5 Ways to Effectively Evangelize Your House’s Brand at BEA

In Guest Contributors by Guest Contributor

Here are five suggestions for making the most of BookExpo America—not just for titles but for publishers’ own brands—and for the growing interaction of readers.

By William Kingsland and Rakesh Satyal of Siegel+Gale

BEA 2013 againAs BookExpo America (BEA) approaches, it’s time once again for publishers to marshal their resources and in-house enthusiasm to tell the industry about the titles they’ve anointed as their “Big Books” of the season (or even of the year). But it’s also a perfect time for publishers to think about evolving how they market themselves. Here are five suggestions for making the most of BEA—not just for a few select titles but for publishers’ own brands—and for the growing interaction of readers with the publishing houses that their favorite authors call home.

1. Use Your “Big Book” as a Driver of Sales Across the Board

William Kingsland

William Kingsland

Everyone at BEA is familiar with the famous “Big Books” panel, in which publishers trumpet one linchpin title in the hopes of making it the book of the season. And, in a notoriously volatile industry, publishers are increasingly dependent on these books to make their projected numbers. But just as a video game startup, for example, might leverage out the success of its most popular gaming app when branching out to other offerings, publishers should be willing to call attention to their entire list by way of their big books. This simultaneously allows publishers to promote their star titles while spreading the success to other books that may not otherwise have received special attention. In other words, discussing the “Big Book” is a natural way to start a conversation about a house’s larger list and editorial mission—thereby strengthening the house’s brand by showing the taste level and breadth of the house itself.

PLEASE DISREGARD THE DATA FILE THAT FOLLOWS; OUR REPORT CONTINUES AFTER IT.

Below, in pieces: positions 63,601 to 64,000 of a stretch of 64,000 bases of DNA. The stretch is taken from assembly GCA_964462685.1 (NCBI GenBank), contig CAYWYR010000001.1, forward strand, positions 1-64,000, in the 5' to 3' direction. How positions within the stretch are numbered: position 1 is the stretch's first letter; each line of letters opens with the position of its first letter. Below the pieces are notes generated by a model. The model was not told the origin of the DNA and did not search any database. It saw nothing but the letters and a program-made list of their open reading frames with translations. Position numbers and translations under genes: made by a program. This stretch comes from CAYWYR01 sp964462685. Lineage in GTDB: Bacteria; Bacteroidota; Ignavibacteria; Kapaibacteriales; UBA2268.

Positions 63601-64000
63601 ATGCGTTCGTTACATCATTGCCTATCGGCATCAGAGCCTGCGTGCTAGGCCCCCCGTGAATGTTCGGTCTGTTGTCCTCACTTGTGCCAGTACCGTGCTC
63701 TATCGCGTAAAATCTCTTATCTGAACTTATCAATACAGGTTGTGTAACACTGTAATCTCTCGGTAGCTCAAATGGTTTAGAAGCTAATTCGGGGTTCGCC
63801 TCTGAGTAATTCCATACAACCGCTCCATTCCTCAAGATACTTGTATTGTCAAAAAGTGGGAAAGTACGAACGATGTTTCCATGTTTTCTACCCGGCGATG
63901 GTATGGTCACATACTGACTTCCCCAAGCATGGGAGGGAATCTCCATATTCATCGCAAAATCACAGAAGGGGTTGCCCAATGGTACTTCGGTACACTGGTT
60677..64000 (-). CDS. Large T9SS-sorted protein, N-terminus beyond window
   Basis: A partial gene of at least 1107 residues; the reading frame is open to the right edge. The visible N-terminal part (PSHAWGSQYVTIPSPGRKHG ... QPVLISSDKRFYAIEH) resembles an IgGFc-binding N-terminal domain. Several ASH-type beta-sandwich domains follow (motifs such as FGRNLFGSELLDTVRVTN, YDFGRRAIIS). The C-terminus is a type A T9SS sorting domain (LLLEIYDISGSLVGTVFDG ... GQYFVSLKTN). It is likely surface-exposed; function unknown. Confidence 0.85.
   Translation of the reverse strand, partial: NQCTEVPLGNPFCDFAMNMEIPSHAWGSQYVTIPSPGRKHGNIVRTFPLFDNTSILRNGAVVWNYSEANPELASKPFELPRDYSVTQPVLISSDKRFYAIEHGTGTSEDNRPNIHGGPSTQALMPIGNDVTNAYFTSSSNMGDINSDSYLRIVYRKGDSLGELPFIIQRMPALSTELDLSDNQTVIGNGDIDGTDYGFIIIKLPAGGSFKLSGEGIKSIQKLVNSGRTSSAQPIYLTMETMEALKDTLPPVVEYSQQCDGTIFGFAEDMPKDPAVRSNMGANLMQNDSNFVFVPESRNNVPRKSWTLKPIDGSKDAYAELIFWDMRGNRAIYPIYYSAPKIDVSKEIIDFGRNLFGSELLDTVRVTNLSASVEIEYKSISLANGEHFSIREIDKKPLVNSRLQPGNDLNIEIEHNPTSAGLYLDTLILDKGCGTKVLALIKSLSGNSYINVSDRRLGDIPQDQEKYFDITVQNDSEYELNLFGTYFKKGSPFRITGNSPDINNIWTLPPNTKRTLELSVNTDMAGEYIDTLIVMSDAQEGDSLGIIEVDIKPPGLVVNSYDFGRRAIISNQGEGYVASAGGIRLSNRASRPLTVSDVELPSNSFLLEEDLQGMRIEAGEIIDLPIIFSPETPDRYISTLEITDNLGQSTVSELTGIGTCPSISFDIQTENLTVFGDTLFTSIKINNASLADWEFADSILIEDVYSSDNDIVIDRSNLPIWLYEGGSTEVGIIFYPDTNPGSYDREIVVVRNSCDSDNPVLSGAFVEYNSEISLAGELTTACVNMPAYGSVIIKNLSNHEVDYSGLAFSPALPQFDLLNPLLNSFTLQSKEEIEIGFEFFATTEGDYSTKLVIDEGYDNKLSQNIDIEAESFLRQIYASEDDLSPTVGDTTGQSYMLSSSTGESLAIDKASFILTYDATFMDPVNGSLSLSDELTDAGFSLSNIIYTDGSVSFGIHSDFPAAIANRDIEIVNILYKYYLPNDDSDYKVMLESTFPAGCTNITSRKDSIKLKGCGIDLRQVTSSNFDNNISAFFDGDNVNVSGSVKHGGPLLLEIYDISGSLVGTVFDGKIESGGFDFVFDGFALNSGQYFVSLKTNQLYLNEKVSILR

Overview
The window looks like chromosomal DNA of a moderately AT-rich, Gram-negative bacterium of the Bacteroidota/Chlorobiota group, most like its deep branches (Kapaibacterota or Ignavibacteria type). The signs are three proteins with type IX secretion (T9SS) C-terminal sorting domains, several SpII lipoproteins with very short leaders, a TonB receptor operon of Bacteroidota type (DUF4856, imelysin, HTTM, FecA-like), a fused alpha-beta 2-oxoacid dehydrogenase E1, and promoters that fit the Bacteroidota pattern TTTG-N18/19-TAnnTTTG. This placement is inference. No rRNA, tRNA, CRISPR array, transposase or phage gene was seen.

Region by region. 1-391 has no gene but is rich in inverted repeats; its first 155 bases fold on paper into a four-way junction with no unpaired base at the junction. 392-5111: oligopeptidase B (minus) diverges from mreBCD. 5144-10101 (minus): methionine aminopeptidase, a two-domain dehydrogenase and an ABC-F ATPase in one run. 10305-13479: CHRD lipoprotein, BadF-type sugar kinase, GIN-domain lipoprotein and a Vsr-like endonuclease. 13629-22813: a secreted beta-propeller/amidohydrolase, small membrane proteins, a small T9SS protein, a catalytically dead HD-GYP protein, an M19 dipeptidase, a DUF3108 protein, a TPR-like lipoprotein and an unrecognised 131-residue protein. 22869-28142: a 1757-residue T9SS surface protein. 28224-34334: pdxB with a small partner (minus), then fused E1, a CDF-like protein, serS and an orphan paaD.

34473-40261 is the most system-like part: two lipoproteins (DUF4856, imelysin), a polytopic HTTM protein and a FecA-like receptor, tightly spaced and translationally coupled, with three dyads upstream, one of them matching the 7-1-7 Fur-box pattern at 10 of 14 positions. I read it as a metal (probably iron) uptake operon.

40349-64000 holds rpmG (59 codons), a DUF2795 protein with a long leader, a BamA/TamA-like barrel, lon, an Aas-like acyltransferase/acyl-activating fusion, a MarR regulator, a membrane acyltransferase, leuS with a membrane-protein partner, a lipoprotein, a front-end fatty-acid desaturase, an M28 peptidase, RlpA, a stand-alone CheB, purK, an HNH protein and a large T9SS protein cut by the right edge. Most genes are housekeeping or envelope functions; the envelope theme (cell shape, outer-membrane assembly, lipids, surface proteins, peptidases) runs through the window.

2. They’re Not Salespeople—They’re Ambassadors

Rakesh Satyal

Rakesh Satyal

It’s a common complaint among editors: with the volume of titles that salespeople have to handle, it often feels as if they don’t even have time to read the books they’re selling. Unfortunately, this is not always off the mark. At the same time, the best salespeople are fierce advocates for the books that they love on a particular list. As such, they are great brand ambassadors. Having the most passionate salespeople network as actively as editors and publishers at BEA and its related events is a great way to mix business with a much-needed element of dedication.

3. Take Inspiration from Authors’ Enthusiasm